Andy Warhol Exhibit at the Whitney
January 17th, 1998
Shall we say that it's great?
Let's say it's great.
As a blackberry falls
Off the edge of a cliff
At the end of a long road
By the city in a cloud
You may hear a soft whir
That you think not of twice
But if you desire to listen to it
Instead it’s a voice, strong and clear
A mother wrapping her newborn
In sheets of fine linen
The needle and thread sewing
The dress of bright red
And the unfathomable excitement
Of the white gown strolling down
Down the red carpet
The happiness and sorrow
The love and the joy
From the first lick of air
To the last peaceful breath
Is the magnificent journey
To the city in the clouds
Where we will all go
To watch the blackberries grow
—Spencer Watson Seupel (1990-2012)
Spencer wrote this poem when he was 14.
Consider the heat off our bodies—
that which comes from the body
but is no longer the body itself.
A conjuring, an illusion
My touch, not to be held.
The last, my fingertips
On the crest of your shoulders.
Here, in the hour before trees
abandon camouflage and begin
to reassemble lines and edges
to reflect a slumming sun,
it is true
that bodies at rest
to stay at rest
upon by an outside
Here, above a young hawk's flight
where atmosphere begins to tear
along the line between fur speck
and the gliding, hungry eye
it is true
that bodies in motion
to stay in motion
upon by an outside
Here, under faltering light
where the only sound leaks from glass
forced to bear the image
of our tedious approach and retreat
it is true
that motions in bodies
to stay at rest
out upon an outside
for Pauline Uchmanowicz
The lap pool glistens aqua
Red and white race pennants,
Floats. It's summer in America.
Chlorine, lotion, shouts of Marco
Polo, splash and sink.
Bored teen lifeguard, spandexed mothers,
Sun-shrunk crones, that one
Strutting stud (there's always one).
Life, life, and so much life!
And you have left it. Water chokes.
I flip my body, dead man's float.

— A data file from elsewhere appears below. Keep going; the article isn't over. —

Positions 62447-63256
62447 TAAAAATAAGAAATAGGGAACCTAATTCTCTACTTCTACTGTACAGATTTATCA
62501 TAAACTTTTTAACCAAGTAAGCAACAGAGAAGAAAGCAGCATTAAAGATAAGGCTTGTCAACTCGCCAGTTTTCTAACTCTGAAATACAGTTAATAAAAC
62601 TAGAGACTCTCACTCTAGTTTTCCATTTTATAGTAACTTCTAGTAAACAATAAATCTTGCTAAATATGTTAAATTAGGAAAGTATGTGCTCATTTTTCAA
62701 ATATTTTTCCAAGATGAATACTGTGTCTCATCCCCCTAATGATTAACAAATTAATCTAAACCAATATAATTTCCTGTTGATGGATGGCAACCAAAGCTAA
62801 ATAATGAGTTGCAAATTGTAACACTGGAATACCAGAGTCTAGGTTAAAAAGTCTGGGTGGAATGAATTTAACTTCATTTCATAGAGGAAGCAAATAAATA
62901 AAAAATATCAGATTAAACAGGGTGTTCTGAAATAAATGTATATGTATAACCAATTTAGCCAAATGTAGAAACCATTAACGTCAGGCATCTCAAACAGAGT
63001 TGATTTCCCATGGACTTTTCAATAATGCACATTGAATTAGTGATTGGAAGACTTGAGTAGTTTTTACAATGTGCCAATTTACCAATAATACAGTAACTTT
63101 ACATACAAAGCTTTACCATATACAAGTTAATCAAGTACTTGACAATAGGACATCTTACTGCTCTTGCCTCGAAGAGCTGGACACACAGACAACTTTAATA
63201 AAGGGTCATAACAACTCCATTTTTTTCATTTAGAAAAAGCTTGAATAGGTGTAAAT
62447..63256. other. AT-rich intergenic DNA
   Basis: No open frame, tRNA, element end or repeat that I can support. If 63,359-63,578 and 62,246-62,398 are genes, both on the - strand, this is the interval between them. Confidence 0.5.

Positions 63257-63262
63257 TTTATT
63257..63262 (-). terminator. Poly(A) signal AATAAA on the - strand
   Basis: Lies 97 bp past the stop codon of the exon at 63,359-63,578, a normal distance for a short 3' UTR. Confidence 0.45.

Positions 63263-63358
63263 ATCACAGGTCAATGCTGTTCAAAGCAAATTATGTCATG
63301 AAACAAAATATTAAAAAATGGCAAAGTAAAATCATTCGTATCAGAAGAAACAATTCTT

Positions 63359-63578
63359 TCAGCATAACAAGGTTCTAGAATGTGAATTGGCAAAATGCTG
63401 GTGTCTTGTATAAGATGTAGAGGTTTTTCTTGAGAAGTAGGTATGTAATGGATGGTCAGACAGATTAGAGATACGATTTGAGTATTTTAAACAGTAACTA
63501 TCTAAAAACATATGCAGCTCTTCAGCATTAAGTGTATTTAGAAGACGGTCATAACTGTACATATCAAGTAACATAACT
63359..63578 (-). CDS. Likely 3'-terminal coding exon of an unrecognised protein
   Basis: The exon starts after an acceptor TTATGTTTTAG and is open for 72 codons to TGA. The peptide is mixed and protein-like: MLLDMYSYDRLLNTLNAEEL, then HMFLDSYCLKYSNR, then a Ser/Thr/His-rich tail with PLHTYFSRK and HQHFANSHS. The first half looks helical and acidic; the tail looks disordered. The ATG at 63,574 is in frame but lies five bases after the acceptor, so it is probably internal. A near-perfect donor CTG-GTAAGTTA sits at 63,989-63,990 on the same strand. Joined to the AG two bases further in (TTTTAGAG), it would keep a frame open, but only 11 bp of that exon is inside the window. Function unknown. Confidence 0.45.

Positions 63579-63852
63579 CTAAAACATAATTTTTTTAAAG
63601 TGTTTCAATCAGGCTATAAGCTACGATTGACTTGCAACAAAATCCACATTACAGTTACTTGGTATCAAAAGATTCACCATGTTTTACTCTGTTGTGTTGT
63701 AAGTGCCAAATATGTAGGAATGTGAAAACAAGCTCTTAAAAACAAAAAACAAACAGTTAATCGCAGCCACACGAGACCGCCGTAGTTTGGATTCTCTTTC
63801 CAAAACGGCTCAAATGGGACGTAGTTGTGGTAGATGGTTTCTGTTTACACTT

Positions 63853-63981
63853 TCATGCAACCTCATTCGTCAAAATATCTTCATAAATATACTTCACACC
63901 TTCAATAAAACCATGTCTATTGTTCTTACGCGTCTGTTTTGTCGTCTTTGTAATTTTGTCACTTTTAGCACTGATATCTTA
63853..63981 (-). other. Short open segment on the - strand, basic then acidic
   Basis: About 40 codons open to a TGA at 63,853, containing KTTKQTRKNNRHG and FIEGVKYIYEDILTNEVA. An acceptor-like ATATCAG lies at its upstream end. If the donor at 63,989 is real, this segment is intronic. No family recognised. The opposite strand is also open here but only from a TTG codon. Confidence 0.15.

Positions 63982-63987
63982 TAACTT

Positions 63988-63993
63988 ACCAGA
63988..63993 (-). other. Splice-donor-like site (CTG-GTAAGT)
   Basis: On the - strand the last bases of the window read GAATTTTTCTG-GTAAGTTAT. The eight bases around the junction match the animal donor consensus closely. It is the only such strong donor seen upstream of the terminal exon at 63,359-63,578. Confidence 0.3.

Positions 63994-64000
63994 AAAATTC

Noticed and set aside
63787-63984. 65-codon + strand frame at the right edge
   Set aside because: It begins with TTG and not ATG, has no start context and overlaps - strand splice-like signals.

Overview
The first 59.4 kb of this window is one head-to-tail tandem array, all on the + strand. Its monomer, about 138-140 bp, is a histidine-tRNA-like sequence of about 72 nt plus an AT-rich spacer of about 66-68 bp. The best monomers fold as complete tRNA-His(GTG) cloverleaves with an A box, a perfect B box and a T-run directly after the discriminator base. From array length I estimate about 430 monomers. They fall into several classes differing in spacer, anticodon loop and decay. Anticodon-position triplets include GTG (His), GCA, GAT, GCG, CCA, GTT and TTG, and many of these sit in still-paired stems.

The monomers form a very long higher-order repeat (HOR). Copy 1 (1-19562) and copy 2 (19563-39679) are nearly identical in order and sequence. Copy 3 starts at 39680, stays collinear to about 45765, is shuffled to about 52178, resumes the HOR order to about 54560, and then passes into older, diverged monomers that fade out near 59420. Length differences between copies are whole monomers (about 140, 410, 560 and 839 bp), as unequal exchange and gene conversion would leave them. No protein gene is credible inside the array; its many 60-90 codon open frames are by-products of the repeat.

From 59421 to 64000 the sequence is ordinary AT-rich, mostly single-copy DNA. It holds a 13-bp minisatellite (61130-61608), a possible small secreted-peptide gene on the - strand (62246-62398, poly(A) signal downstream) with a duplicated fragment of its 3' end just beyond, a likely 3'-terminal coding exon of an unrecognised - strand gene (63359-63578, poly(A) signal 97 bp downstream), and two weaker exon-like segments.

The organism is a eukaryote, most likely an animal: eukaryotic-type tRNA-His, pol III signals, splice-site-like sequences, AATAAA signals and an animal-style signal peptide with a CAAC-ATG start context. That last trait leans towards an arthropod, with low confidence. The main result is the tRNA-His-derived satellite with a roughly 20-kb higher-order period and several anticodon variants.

An underwater heartbeat thrums my ears.
I can't imagine you not running
Past. Cape Cod, salt water,
Words and worlds flow through me,
Yours. A chair, abandoned.
we were crossing the muddy delta
between Argentina and Uruguay
when you left your body
the girls perched in one of
the ferry's window wells
scanning the choppy horizon
people gather around the dying
the way we encircle newborns
with wonder and love and trembling
the layers of daily life
offered up like smoke
we find ourselves upside down
in a new and strange land
i am on the phone with your
daughter and granddaughter
looking up at alien constellations
recalling your twinkle and
the personal finger wiggle wave
that made us all feel special
a star streaks across the sky
as if moved by an unseen finger
the next morning, we watch a troop of
hundreds of yellow butterflies
drift across the grass
towards the beach
in the afternoon, your
play in the sand
the sun sliding
under the water
i feel you in their hearts
in all of our hearts
always the source and the center
even as you reach that
There Are Always Poems
Even on difficult days when
a close friend dies Things Happen
the way they do because life is when
Things Happen snow and
a strange woman falls then she gets up
we help get up she walks away
I go to the library to get
More Books always More Books
reading small miracle of life
reading has always saved me because
No Matter What life is stories. Even poems.
Remembering Something from Childhood
Out of the past, whatever
was remembered earlier,
now forgotten, little thing
briefly recalled, but,
seemingly so significant,
certain to be remembered
later, old memory
—Matthew J. Spireng
Across the Street From Where I Live
Near the water; there. It's the river.
Earth's liquid veins. Bloodlines spring and sponge